In the past year, the Department of Health and Human Services, Office for Civil Rights (OCR) has issued a number of guidance documents* to clarify its interpretation of key requirements set forth in the HIPAA Privacy and Security Rules (45 C.F.R. Part 160, 162, and 164) (collectively, the HIPAA Rules). Its latest guidance clarifies OCR’s position on cloud service providers (CSPs) as business associates (the Cloud Guidance), and the related requirements under the HIPAA Rules through a series of FAQs. Importantly, the Cloud Guidance applies to all CSPs equally, regardless of the level of functionality or services provided (e.g., the provision of an electronic medical record system on the cloud, versus limited application hosting).
OCR kicked off the Cloud Guidance by clarifying its position on an issue that Covered Entities and CSPs have continued to debate for quite some time - whether a CSP is a business associate if the Protected Health Information (PHI) that is stored in its cloud is encrypted and the CSP does not possess the encryption key.Read More
By Amanda J. Katzenstein
More than 700 companies have self-certified to comply with the Privacy Shield in the two months since the Department of Commerce began accepting submissions. The number of applications is expected to rise as the September 30, 2016 deadline for a special grace period looms, and the number is expected to slow down after October 1, 2016 because the compliance obligations increase after the deadline.Read More
By JJ Bollozos, Joseph D. McClendon, and Daniel L. Farris
For thousands of U.S. companies left in limbo after the invalidation of Safe Harbor last year, relief has finally arrived. The European Commission (“EC”) formally approved and adopted the new trans-Atlantic Privacy Shield data transfer pact on Tuesday, opening the door for new certification and EU-US data transfers.Read More
Despite the fact that Business Associates have been directly subject to and liable under the Health Insurance Portability and Accountability Act of 1996 and its implementing regulations (HIPAA) since February 18, 2010 (the effective date of the relevant provisions of the Health Information Technology for Economic and Clinical Health (HITECH) Act), the Department of Health & Human Services, Office for Civil Rights (OCR), announced last Thursday, June 30, 2016, that it has entered into its first resolution agreement with a HIPAA Business Associate.Read More
By Daniel L. Farris
As markets tumble and many business leaders try to predict what the Brexit may mean for their organizations, privacy officers should remember the neo-classic British refrain: Keep Calm and Carry On.
There may be turmoil, confusion, new regulations, and new compliance regimes ahead, but it will likely take years for the UK to untangle itself from the European Union, and even then the UK may well remain within the European Economic Area. For US companies with transatlantic operations, the best course is to continue a measured but deliberate approach towards eventual GDPR compliance.Read More
Dwolla, Inc., a company that claims secure, ready-to-use payment tools used to simplify how people send or receive money from anyone in the U.S., has been hit with a $100,000 penalty and an annual data-security audit compliance plan. Dwolla, based in Des Moines, Iowa, has collected and stored sensitive personal information from consumers since 2009, such as address, date of birth, telephone number and Social Security number. In addition, consumers provide their bank account and routing number to link their bank accounts to their Dwolla account. Dwolla has approximately 653,000 members and transfers as much as $5,000 per day.Read More
A few days ago, the Federal Trade Commission issued warning letters to 12 application developers because the apps use the software, Silverpush. According to the FTC, Silverpush is designed to monitor a user’s television use regardless of whether the user is actively using the particular app, enabling it to provide a detailed record of the consumer’s' television use for the purpose of marketing analytics and targeted advertising. The FTC instructed the app developers to notify consumers if the software is being used in the U.S., which Silverpush claims it is not.Read More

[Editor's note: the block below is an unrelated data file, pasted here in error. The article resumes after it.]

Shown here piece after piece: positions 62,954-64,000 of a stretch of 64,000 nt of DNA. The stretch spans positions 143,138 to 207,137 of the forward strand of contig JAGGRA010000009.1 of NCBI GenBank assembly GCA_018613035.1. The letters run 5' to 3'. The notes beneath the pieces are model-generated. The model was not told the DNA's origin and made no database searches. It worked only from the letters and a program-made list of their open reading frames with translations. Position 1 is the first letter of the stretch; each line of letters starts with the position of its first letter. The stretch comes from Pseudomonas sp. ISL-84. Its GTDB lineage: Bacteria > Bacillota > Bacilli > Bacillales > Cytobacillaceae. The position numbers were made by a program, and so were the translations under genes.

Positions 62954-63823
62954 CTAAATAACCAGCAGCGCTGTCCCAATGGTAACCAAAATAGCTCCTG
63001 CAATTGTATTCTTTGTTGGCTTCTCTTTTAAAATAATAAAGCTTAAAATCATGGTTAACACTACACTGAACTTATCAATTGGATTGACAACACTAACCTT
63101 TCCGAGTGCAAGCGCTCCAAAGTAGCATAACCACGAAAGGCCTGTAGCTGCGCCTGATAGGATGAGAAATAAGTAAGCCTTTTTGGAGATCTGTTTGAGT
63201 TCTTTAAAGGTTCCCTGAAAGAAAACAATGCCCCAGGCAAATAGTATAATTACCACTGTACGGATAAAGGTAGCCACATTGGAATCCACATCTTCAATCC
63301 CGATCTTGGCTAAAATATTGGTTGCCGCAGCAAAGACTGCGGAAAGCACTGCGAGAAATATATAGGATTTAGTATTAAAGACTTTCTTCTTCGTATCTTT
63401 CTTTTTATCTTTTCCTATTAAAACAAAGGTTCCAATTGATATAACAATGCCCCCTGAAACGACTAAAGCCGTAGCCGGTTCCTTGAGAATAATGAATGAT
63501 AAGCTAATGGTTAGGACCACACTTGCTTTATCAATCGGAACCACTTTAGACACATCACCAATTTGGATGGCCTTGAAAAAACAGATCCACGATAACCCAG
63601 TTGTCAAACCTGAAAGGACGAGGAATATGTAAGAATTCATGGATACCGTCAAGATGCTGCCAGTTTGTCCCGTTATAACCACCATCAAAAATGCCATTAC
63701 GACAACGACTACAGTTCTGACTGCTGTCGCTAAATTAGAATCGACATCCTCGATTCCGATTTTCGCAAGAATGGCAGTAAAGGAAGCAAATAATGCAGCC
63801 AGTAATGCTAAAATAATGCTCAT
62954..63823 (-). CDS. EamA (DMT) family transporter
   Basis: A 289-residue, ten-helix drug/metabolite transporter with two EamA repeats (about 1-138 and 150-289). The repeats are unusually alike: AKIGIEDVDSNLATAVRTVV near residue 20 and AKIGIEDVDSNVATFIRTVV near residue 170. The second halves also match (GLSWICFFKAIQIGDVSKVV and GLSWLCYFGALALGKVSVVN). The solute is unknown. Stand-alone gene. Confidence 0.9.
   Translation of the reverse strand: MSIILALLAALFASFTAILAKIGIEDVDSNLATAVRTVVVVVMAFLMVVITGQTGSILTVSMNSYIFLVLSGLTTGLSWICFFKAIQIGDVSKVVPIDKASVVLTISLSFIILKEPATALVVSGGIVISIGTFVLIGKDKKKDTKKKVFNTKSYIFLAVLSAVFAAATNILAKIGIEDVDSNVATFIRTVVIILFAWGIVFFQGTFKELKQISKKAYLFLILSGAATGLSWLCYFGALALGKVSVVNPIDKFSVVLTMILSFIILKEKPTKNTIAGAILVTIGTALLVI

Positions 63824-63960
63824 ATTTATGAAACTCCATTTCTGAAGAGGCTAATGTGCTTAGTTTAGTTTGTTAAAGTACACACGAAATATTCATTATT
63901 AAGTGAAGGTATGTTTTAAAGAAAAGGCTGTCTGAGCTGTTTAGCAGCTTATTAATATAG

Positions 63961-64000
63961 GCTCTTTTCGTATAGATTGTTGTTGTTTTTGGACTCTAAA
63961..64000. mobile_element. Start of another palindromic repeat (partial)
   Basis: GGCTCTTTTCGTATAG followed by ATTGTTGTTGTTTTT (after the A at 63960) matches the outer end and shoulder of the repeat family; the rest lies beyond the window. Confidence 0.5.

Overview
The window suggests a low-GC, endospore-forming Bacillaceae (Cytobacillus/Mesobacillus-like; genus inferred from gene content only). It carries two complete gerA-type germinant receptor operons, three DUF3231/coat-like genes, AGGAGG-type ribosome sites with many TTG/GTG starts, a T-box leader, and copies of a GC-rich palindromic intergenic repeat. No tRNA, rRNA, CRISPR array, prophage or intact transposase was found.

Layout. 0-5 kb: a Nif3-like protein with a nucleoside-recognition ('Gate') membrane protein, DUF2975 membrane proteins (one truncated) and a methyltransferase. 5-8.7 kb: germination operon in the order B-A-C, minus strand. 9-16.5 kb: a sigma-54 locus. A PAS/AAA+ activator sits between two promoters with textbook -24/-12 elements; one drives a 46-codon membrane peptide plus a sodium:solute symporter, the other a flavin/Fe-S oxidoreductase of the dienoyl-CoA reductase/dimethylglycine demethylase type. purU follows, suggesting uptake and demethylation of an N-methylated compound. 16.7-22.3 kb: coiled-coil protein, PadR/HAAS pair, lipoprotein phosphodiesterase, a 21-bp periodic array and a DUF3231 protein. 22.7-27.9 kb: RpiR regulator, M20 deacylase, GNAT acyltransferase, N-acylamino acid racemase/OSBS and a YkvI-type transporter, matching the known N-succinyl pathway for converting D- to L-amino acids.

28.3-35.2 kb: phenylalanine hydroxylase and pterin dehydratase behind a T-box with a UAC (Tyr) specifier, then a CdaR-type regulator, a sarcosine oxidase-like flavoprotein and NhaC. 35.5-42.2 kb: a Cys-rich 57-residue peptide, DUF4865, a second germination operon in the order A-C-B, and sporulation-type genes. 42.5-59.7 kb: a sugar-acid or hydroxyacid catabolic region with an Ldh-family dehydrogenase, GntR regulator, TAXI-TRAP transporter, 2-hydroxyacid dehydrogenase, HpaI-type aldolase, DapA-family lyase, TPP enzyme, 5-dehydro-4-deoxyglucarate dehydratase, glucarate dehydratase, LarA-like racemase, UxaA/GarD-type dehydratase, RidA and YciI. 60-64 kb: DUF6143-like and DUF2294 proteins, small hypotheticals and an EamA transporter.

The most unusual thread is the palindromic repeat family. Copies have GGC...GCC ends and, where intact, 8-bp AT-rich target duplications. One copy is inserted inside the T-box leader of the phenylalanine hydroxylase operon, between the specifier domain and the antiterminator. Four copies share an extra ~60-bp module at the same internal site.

By Dov H. Scherzer and By Daniel L. Farris
The European Commission and United States Department of Commerce agreed to a new transatlantic data transfer pact on Tuesday, two days after the January 31st deadline imposed by European data protection authorities. The deal comes four months after the European Court of Justice invalidated the Safe Harbor Agreement in Schrems v. Data Protection Commissioner.Read More
Last Friday, the Eleventh Circuit addressed a question of first impression at the appellate level – namely, when is a user of a free mobile application a “subscriber” under the Video Privacy Protection Act (“VPPA”). In Ellis v. the Cartoon Network, Plaintiff downloaded defendant Cartoon Network’s free mobile app to watch video clips and shows. Without plaintiff’s knowledge or consent, the app monitored and tracked his viewing habits. The app did not collect plaintiff’s name or other contact or financial information; rather, it tracked him based upon a unique number identifier associated with his device. The info was then shared with third party marketing companies. Plaintiff filed a putative class action alleging the app violated VPPA. VPPA prohibits video providers from disclosing the personal information of a “consumer” to a third party, without prior consent, assessing a $2,500 statutory penalty per violation.Read More
The fallout from the EU Court of Justice (EJC) Schrems decision invalidating the Safe Harbor continues.
As posted earlier this month, the national Data Protection Authorities (DPAs) from across the EU met under the auspices of the Article 29 Working Party (Working Party) to discuss the consequences to be drawn from the ECJ’s ruling.Read More
By Daniel L. Farris
The seemingly unending reports of high profile data breaches have been a boon for privacy and data security startups, the Wall Street Journal recently reported. Venture firms have invested $1.2 billion in cybersecurity startups through the first half of 2015.
All of this investment makes privacy and data security big business, and demonstrates the importance that cybersecurity will have to economic growth going forward. The investments, however, demonstrate something else – risk. Not just the risk that investors in startup companies will have, but the increased risks established organizations will have in selecting good vendors to secure their products and services.Read More